Invitations, and the lack thereof

Do you feel left out when you find out someone, people you consider friends, are having a party, a gathering, and you’re uninvited?  Don’t.  You don’t want to be there, if your name is left off the list, or changed at the last minute. 

Remember those times when you weren’t on the list of people who were invited, and something tragic happened?  Aren’t you glad?  Or, are you devastated that you weren’t there to help?  You could have been one of the victims, but you’re here reading…so you weren’t.   

We read about this stuff in newspapers all the time.  The what-if scenarios – the people left behind to hold the grief, the relief – where are you now?  Are you the people who meet me on the street, on the River Walk, at the pipebridge, and tell me about that night, boldly stating your impressions of the outcomes?  Are you the people who can only hint at the sequence of events?  Were you, also, uninvited?

Owen was uninvited to a gathering on the night he died.  According to people who were there (whether their stories are true or fabrications), the plan was, that Owen would go with a few friends to another friend’s house, after he left the movie theater.  Who knows for what reason(s), the plans changed.  At the last moment, Owen was uninvited.  Knowing Owen, I believe he was devastated.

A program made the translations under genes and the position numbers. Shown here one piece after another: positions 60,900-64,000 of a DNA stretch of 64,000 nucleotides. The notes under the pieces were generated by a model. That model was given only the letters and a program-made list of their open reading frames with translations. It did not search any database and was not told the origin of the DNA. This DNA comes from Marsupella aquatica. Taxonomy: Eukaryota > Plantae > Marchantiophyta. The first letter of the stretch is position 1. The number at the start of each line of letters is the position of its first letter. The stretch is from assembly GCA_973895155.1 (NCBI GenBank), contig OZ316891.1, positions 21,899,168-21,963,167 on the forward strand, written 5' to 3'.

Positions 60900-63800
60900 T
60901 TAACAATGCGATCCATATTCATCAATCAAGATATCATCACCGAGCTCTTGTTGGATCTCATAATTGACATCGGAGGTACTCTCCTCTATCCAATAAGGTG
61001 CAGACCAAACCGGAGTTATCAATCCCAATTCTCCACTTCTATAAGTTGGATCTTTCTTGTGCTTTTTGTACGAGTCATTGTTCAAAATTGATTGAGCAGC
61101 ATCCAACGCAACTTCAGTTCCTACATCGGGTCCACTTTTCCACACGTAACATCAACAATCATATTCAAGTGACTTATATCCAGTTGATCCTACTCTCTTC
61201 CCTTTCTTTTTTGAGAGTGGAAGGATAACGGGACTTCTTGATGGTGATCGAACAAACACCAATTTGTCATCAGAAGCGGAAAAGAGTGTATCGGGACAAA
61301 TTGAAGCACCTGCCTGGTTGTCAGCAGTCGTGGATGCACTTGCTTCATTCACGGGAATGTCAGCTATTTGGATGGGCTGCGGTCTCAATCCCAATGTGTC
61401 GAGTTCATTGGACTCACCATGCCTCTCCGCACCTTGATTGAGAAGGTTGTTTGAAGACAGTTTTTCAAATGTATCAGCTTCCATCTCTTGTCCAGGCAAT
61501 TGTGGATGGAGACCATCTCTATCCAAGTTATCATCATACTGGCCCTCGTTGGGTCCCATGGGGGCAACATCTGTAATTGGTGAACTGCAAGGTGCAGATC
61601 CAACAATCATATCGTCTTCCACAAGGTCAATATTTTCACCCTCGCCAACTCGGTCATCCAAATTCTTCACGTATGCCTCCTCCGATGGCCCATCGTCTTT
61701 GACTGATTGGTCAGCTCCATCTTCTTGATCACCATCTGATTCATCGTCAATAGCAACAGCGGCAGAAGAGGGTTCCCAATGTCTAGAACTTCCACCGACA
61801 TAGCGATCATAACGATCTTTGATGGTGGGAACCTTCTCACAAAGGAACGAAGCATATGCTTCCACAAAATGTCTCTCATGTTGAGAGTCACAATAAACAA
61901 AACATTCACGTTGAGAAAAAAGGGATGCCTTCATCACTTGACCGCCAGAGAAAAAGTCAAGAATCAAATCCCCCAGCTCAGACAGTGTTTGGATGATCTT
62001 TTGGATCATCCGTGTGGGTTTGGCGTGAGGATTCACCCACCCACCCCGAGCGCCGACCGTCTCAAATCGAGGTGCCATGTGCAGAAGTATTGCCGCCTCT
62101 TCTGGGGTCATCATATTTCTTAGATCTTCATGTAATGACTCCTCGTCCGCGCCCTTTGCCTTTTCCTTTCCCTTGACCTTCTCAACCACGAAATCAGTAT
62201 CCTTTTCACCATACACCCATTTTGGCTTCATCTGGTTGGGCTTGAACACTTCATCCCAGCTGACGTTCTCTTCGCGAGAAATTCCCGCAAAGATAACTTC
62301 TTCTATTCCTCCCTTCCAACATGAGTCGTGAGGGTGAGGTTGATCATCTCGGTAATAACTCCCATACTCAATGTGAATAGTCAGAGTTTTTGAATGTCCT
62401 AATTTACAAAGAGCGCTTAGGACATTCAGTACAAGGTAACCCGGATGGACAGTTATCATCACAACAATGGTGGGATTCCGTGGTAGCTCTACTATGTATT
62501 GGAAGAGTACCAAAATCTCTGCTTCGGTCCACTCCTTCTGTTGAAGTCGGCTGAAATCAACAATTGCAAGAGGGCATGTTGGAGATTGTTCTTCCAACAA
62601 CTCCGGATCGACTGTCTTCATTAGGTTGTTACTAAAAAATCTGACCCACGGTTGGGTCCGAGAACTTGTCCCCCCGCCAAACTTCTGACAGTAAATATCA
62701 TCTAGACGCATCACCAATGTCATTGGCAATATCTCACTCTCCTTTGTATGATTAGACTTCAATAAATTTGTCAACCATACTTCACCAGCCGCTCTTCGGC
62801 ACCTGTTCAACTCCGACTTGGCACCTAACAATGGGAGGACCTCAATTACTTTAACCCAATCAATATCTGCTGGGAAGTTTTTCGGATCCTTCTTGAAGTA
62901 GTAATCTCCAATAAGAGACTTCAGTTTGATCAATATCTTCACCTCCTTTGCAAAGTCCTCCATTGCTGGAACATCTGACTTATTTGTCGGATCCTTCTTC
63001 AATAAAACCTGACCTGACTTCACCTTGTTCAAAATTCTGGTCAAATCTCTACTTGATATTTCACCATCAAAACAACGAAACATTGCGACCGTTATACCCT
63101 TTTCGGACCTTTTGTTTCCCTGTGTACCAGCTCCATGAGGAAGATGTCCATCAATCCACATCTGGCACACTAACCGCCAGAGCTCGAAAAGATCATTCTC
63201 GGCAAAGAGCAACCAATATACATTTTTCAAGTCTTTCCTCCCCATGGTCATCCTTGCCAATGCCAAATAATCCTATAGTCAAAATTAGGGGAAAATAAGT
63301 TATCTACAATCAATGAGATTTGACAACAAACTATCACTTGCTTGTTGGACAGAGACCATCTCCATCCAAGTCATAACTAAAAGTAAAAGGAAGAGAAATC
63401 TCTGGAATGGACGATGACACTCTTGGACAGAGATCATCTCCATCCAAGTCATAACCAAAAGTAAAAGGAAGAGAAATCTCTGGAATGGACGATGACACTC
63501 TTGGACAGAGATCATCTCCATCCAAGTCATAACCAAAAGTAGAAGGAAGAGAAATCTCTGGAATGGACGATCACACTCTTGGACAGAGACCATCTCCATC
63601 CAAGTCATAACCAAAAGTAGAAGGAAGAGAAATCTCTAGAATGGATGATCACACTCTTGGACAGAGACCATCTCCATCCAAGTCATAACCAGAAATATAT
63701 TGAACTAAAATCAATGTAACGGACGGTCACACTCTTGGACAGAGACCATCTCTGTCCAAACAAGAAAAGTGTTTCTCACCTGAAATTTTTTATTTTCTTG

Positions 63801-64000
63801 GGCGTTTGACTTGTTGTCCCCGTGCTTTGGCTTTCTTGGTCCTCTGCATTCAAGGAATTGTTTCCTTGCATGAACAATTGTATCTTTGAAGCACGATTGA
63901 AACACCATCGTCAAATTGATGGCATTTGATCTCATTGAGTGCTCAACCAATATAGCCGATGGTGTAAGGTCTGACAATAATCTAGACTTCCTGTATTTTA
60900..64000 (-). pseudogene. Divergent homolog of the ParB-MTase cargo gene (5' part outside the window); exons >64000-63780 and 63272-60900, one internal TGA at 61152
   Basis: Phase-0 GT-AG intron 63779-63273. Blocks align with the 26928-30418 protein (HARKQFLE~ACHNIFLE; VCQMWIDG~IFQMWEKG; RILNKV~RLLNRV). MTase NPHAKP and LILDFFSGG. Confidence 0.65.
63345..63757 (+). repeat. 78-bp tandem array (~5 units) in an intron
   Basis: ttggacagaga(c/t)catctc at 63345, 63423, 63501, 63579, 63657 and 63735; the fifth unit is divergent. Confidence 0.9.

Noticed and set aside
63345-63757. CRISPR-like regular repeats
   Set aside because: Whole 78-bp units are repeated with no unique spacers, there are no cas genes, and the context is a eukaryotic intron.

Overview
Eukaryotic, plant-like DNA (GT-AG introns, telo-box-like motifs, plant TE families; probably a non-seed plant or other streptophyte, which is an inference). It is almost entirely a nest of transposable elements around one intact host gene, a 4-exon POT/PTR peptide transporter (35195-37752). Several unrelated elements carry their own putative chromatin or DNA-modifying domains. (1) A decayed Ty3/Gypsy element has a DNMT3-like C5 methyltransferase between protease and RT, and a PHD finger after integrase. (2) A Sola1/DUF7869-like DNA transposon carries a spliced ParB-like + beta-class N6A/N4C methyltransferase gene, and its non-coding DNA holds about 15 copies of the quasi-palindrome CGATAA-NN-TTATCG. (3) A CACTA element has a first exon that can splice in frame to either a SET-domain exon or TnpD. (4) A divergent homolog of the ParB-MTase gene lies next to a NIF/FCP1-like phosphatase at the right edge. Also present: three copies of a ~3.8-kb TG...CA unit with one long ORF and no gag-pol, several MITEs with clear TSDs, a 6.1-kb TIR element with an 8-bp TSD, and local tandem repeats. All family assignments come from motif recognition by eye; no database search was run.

The word “friend” was so important to him, and not being included as a part of the people with whom he wanted to align himself, would have launched him into space.  Space, a time and place, that meant so much, and so little.  Being invited, then uninvited, was the same to him as that thing most abhorred – rejection.  He didn’t judge – why would they, why would you?

I believe someone or several someones, who were also uninvited that night, needed a target for their own rejections.  Owen was the perfect target.  He embodied that thing so many of them wanted, but feared.  He spoke his mind, he said what he needed to say (and thought they needed to hear), and he allowed them all into his life, into our lives – they spent nights in our house, ate our food, used our showers, and told us stories of their lives.  Their stories were often difficult and full of rejection – from their families, from the people they trusted.  Some of them…some of you, stood here in our kitchen, or on our deck in the morning sun, and told me about your lives.  Owen listened.  Lea listened.  I listened.  And, we offered you a place to find rest, while you figured out what to do next. 

If my name is left off your list of invitees, know this.  I don’t want to be there with you.  I’ve lived enough life, to know that your motives, your intentions, your social occasions, are unworthy of my time.  Owen was young enough, that he probably couldn’t make this distinction.  He trusted that your word meant something.  It didn’t.  Your words changed like the tides.  Owen would know.  His body floated upstream, with the incoming tide, four days after you uninvited him to your gathering, then changed your minds to satisfy your own, or someone else’s agenda.

Do I sound angry?  You have no idea.  Owen might think my meanderings into the events of that night, overly microscopic.  Is there such a thing?  I don’t know.  Ask some other parents of senseless child loss.  Then, ask yourselves…how did you feel when you were 20, and suddenly, without explanation, were uninvited.

Song for the night:  Uninvited, Alanis Morissette


~ by Linda on April 1, 2008.

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